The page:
Pair this with Devumi’s promise that their service is “100% Safe and there is no risk of getting your account suspended”, and you can see why it is so easy to get away with these kinds of tactics.

 

Not really a big surprise

While many members of the general public were quite taken aback by the revelation of fake followers and automated bots, in the digital marketing world, this has been an issue for a very long time. Marketers nowadays are well-versed in how to spot and avoid the kinds of accounts that buy followers instead of attracting them organically.

These accounts provide little to no value to the brands that partner with them, as they aren’t reaching the kind of audience they need to make an impact. Because of this, learning how to identify these fake influencers is an essential tool for anyone delving into the world of influencer marketing. And we’re here to help you do just that.

 

How to identify fake followers

Now, don’t worry too much about the abundance of fake followers out there - everyone on social media is bound to have a couple hanging around their follower list. The real problems arise when these bots take up large percentages of people's following. But spotting them isn’t as difficult as you might think.

 

Numbers talk

The easiest way to spot if an account is real or fake is to look at simple numbers. For example, the average account on Twitter follows around 200 other people. Most fake accounts will instead follow thousands, without many followers of their own.

If you take a look through an influencer’s followers and notice that many of the accounts following them have these kinds of unbalanced numbers, some serious red flags should be going up.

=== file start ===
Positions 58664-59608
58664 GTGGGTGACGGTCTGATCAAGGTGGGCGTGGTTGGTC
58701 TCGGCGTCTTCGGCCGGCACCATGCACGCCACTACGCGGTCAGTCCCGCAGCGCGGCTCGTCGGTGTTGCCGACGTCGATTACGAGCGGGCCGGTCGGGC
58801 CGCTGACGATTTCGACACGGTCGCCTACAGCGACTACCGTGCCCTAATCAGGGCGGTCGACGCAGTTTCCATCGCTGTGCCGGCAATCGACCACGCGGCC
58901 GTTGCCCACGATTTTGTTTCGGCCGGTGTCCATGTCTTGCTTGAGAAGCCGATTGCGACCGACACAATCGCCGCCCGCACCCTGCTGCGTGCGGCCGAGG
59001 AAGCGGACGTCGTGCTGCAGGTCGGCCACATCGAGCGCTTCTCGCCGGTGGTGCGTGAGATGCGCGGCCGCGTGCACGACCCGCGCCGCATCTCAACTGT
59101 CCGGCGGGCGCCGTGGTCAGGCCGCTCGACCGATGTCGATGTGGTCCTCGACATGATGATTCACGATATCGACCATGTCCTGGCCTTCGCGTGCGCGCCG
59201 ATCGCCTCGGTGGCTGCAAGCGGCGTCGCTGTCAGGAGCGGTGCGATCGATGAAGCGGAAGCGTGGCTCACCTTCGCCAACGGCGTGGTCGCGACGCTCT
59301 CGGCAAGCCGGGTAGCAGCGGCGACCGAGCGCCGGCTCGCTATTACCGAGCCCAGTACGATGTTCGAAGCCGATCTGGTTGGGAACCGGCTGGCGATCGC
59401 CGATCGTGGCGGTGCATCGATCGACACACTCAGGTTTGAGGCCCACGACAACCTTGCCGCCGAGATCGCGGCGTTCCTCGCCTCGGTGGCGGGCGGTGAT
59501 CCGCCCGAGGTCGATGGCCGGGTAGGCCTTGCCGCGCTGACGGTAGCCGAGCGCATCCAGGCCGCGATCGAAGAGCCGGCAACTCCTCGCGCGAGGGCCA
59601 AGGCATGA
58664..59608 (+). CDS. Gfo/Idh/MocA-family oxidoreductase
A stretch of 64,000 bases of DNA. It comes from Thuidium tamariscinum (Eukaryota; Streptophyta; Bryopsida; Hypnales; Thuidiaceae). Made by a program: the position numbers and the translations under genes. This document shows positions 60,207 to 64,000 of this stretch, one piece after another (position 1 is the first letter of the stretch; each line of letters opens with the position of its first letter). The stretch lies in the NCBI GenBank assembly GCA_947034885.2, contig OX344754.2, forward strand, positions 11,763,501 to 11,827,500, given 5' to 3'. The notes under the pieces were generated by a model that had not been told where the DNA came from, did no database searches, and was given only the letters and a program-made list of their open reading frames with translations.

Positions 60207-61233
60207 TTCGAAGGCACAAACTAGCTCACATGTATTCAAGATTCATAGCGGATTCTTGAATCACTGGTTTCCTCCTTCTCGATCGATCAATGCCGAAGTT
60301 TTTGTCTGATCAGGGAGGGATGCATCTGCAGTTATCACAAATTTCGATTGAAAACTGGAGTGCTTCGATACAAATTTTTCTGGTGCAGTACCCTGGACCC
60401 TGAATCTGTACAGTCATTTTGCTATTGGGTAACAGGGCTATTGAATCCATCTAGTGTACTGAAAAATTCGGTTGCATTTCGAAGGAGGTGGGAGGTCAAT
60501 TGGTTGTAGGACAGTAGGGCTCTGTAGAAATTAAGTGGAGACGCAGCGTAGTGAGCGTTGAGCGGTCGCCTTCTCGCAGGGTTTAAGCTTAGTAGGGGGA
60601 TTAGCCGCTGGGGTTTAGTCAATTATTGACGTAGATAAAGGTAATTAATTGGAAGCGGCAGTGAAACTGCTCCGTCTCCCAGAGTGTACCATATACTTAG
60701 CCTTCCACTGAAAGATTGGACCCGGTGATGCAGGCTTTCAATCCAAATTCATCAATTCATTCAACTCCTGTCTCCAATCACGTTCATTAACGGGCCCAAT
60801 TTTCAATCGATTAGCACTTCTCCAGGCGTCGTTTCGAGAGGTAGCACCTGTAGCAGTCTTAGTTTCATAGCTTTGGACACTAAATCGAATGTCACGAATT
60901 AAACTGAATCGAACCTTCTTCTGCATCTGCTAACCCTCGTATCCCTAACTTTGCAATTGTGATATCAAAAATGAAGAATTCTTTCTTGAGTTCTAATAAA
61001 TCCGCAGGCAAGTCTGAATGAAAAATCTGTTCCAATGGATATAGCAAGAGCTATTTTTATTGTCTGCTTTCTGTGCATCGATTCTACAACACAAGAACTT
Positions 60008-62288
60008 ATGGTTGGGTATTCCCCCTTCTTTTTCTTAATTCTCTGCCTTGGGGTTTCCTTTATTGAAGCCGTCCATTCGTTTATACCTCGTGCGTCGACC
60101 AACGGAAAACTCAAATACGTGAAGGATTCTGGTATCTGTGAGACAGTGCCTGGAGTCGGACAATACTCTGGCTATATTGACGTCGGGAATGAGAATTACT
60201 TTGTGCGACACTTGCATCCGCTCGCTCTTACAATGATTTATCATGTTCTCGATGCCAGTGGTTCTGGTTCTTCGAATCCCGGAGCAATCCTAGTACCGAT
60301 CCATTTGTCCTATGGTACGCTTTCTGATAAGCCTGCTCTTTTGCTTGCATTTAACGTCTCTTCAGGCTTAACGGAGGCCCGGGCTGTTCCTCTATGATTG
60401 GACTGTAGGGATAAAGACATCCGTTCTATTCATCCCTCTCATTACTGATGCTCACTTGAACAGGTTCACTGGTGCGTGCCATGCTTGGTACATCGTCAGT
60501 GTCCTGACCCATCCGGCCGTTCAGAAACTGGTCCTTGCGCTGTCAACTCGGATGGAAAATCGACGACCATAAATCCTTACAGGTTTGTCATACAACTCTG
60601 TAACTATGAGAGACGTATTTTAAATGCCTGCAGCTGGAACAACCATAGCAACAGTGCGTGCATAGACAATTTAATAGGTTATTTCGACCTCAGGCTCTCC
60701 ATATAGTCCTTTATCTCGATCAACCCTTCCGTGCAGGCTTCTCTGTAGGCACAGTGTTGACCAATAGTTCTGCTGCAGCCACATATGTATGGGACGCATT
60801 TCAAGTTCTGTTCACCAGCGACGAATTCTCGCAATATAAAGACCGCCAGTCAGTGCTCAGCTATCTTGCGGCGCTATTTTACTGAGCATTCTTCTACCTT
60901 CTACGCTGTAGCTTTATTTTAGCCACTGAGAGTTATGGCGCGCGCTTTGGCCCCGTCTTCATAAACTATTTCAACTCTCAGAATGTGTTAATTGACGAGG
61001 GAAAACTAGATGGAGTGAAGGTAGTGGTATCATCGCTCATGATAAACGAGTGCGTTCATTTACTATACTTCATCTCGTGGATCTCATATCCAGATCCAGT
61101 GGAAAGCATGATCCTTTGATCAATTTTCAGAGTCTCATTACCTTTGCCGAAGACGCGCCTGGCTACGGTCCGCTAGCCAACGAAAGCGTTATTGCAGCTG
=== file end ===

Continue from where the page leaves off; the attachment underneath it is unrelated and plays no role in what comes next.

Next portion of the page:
Suspicious activity

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One of the more obvious signs of a fake account is the kind of suspicious activity that usually follows them around. If the account is sharing or retweeting content in a wide range of languages, or on a rather “eclectic” mix of topics - beware. 

Of course, there are some multilingual people out there with a broad range of interests, but you can usually tell whether the tweets going out are legit. 

 

Timing is everything

When looking at the influencers statistics, take note of when they gained their followers. Genuine influencers will have gradually attracted new followers over time as their account grew and gained popularity. If someone has bought fake followers, then there would be a sharp jump in follower numbers at specific times.

To look into this in detail, you’ll need to use a third party tool. If you’re not working within a dedicated platform like ours, there are a few free options out there that you can comb through to find these details.

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https://dayre.me/lianmeiting/T5pPdUK6Ql